Published Online: 30 JAN 2010
Copyright © 2010 John Wiley & Sons, Inc. All rights reserved.
Corsini Encyclopedia of Psychology
How to Cite
Bolhuis, J. J. 2010. Imprinting. Corsini Encyclopedia of Psychology. 1–2.
- Published Online: 30 JAN 2010
Imprinting is the learning process through which the social preferences of animals of certain species become restricted to a particular object or class of objects. Filial imprinting is involved in the formation, in young animals, of an attachment to, and a preference for, the parent or parent surrogate. Sexual imprinting is involved in the formation of mating preferences that are expressed later in life. Lorenz 1937 gave the phenomenon its name in an influential paper in which he provided a detailed description of imprinting in a number of bird species. Filial imprinting has been studied mostly in precocial birds such as ducklings and domestic chicks. These birds can move about shortly after hatching, and they approach and follow an object to which they are exposed. In a natural situation this object is usually the animal's mother, but inanimate mother surrogates are also effective in eliciting filial behavior (Horn, 1985; Bolhuis, 1991). A chick learns the features of an object during the time the bird is exposed to it, remains close to it, and may run away from novel objects. When given a choice between the familiar stimulus and a novel one, the bird shows a preference for the familiar stimulus.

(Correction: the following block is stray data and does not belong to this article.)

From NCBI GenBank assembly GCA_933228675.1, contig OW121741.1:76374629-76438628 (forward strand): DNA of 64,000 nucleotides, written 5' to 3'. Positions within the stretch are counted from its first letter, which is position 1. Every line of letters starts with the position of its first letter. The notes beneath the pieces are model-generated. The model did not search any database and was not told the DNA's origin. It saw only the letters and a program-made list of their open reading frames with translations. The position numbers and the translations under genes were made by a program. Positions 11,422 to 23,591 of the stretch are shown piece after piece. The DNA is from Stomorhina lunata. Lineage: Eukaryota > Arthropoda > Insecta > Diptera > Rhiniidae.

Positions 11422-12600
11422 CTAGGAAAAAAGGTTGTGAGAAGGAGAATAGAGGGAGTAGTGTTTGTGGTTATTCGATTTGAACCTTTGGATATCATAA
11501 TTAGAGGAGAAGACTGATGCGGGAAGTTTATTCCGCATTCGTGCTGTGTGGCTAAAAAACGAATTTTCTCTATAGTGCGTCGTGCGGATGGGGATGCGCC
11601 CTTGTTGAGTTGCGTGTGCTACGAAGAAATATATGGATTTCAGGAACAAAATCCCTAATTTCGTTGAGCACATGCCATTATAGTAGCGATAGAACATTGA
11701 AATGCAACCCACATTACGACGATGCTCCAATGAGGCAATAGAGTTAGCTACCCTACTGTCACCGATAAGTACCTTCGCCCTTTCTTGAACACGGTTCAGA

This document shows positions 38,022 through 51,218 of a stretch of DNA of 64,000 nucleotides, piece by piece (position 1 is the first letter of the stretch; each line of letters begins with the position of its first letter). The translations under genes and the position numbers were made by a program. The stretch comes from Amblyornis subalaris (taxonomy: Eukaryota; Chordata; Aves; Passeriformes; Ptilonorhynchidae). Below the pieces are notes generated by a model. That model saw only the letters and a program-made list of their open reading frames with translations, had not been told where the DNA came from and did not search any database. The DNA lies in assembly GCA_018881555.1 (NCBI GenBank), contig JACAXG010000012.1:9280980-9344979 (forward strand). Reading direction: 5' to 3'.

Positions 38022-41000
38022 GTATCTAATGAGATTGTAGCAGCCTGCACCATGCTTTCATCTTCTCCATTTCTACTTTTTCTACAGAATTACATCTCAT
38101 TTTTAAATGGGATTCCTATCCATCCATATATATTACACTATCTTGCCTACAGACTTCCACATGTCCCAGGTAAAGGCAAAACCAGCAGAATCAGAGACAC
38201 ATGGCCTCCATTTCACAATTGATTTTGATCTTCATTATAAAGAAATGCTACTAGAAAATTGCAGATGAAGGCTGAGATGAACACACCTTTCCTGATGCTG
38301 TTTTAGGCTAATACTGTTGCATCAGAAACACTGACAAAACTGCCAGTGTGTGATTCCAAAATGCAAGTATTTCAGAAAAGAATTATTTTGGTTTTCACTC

- filial imprinting;
- avian brain